Up Close: Claire Douglas
Giving Sister Nightmares Results in Dream Career
Bestselling author Claire Douglas caught the writing bug early. From the age of seven, she wanted to be a writer and honed her craft by telling stories to her little sister. Even then, she must have shown a talent for creating suspenseful fiction, as her stories often gave her sister nightmares.
But as much as Douglas was drawn to fiction, she started her writing career as a journalist. “I thought that was a good way of getting paid to write,” Douglas says, “but my dream was to be a novelist. After many attempts (and rejections), a friend of mine told me about a writing competition held by Marie Claire magazine in the UK. It was for the first three chapters of a contemporary novel plus a synopsis.” Since she’d just started a thriller she called His Other Half, she sent that. “I never expected to hear anything about it so was shocked when I got the call a few months later to say I had won.”
The prize was a publishing contract with Harper Collins in the UK. Re-titled The Sisters, the book was published in the summer of 2015 and quickly hit the UK bestsellers chart. Douglas was off to a rousing start.
Douglas, who lives in Bath, England, with her husband and two children, was a journalist for 15 years, writing features for women’s magazines and newspapers. But now, the siren song of a fiction-writing career drew her in. Since then, Douglas has written seven novels. Her books have sold more than 500,000 copies in the UK and have been translated into 20 languages.
Douglas reads widely, with literary influences as varied as Enid Blyton, Jane Eyre, and Audrey Niffenegger’s gorgeous and intricate The Time Traveler’s Wife. This broad exposure to a variety of literary techniques results in tightly written novels with what bestselling author Gilly MacMillan calls “brilliantly claustrophobic settings and tightly plotted twists.”
Douglas’s latest novel, JUST LIKE THE OTHER GIRLS, is no exception. This small-town psychological thriller is about a young woman, Una, who answers an advertisement for a live-in companion for a wealthy old woman, Elsbeth.
“But when she starts the job,” Douglas says, “she discovers that her two predecessors not only looked like her, but they died in suspicious circumstances. Is Una’s life now in danger? And why does Elspeth’s daughter, Kathryn, seem to take such a dislike to her? The premise came to me after reading an article about a man who advertised for single men with no family ties to work on his ranch just so he could kill them. The characters of Elspeth and Kathryn and their complicated relationship came next, and the rest grew from there.”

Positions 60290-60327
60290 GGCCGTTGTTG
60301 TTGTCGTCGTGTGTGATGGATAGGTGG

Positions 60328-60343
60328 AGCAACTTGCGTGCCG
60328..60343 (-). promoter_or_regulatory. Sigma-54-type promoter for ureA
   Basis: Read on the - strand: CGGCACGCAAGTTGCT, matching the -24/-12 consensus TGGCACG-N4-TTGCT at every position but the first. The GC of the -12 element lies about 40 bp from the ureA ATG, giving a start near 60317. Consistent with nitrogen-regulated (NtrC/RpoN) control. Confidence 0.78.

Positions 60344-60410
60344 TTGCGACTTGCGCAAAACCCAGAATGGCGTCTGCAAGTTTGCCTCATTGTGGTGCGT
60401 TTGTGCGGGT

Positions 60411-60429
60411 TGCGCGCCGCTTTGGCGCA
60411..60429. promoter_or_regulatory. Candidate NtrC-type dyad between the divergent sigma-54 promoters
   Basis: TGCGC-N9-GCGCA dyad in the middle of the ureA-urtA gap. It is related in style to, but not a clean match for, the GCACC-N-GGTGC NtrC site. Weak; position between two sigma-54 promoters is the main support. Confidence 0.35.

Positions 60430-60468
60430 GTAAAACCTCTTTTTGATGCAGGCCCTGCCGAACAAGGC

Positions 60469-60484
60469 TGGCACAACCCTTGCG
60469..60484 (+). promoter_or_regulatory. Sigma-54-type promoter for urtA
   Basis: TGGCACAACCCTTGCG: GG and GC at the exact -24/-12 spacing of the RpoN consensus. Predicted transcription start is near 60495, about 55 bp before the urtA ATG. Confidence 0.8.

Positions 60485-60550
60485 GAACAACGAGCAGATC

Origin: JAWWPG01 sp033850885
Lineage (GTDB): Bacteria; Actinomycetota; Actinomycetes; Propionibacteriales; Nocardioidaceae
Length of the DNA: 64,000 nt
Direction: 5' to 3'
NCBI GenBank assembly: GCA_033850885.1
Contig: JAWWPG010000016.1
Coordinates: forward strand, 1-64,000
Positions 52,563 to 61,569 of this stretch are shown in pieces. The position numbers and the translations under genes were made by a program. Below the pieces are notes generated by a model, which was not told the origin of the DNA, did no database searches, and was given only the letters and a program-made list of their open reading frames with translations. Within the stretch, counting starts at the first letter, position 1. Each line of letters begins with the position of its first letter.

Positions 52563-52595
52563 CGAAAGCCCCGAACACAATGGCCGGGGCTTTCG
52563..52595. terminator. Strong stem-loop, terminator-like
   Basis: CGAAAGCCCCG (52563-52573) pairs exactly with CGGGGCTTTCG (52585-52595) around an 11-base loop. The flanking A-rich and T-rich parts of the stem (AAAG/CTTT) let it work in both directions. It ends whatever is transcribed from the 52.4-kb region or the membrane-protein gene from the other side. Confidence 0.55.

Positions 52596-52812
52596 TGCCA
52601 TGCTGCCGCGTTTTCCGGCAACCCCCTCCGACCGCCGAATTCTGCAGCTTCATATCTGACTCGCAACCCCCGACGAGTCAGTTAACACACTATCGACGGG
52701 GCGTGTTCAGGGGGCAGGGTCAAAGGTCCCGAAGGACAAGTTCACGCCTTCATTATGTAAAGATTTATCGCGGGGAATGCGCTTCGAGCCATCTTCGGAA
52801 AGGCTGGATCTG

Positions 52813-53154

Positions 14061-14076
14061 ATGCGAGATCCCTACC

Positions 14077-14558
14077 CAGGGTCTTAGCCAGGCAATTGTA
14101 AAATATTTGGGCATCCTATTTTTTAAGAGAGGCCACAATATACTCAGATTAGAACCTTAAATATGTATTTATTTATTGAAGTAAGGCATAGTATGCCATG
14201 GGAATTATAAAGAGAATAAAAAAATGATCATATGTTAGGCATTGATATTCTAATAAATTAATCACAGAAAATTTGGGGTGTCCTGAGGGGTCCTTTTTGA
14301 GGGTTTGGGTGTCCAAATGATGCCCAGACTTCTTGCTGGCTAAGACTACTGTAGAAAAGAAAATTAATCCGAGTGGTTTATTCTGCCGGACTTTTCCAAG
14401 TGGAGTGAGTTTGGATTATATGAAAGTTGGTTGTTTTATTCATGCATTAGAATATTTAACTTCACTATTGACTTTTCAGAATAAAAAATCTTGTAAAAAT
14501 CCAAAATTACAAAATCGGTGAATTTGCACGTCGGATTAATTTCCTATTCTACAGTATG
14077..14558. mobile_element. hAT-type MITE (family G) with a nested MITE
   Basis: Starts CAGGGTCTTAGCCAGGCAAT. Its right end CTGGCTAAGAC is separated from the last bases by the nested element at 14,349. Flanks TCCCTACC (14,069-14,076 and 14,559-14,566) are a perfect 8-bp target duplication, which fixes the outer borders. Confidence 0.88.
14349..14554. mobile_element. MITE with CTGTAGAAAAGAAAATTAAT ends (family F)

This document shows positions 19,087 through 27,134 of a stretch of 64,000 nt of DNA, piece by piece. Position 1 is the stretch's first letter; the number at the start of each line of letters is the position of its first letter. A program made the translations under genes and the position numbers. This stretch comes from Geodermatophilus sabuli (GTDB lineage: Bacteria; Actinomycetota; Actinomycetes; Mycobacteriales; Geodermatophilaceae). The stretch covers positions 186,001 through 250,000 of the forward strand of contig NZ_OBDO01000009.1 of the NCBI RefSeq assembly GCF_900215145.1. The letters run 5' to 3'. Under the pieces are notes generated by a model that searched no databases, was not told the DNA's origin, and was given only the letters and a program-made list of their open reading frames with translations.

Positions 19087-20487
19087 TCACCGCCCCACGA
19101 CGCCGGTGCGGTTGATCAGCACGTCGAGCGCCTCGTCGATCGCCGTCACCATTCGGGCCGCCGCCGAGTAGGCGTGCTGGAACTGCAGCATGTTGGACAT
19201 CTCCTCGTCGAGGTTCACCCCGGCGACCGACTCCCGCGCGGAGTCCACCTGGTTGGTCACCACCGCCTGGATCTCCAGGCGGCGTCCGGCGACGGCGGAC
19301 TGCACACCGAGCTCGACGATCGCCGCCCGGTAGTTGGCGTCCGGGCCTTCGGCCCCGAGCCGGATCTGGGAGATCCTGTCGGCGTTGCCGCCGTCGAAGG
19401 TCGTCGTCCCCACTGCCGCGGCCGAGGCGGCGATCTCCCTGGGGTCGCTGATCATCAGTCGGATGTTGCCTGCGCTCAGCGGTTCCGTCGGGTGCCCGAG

About halfway through the book, Douglas makes an unorthodox (and highly effective) plotting decision that subverts reader expectations and skyrockets the tension. Douglas says, “I wanted the reader to really become invested in finding out who is behind the disappearances of the girls. One of my favorite thrillers is Beneath the Skin by Nicci French, who uses this device so brilliantly in that book, not once, but twice. It made me really emotionally connected to the story, and that’s what I was aiming for with the twist in JUST LIKE THE OTHER GIRLS.”
Douglas is a disciplined writer.
“I usually sit down at my desk about 9:30 a.m. after dropping the children at school, and I work until about 2:30 p.m. In that time, I try to write a minimum of 1,500 words. I usually have about nine months to complete a first draft of a novel.”
Her strategy for avoiding creative blocks is simple. “I always find having a few books on my desk from writers I admire helps with writer’s block. As soon as I start turning the pages of a book I enjoy, I fall back in love with words and then want to write more of my own. I also find music helps, especially soundtracks to films. A writer friend told me that the soundtrack to Rambo is great to listen to when writing, so I gave it a try and found it really helped. I also loved listening to the Succession soundtrack.”
But the most important thing, she says, is to believe in yourself and never give up. “I was nearly 40 years old by the time my first book was published,” she says. “There were so many times when I thought it was fruitless, but I made myself persevere by telling myself it would happen one day. And to read a lot. I’ve learnt so much from reading other authors’ books, enjoying the story but also understanding what makes them work.”
Asked what she’s working on now, Douglas says, “The Couple at Number 9 has just been published in the UK, and it is out in the US in the summer of 2022. And I’ve just finished writing book eight, which is untitled at the moment. It’s about four teenage girls who are driving back along a notoriously haunted road in 1998 when they have a car crash. The driver, Olivia, is badly injured, with her leg trapped beneath the steering column. She blacks out for five minutes, but when she wakes up, her three friends have disappeared. Twenty years later, journalist Jenna arrives at the town to record a true-life podcast about the three missing girls and gets more than she bargained for when she starts to uncover the truth.”
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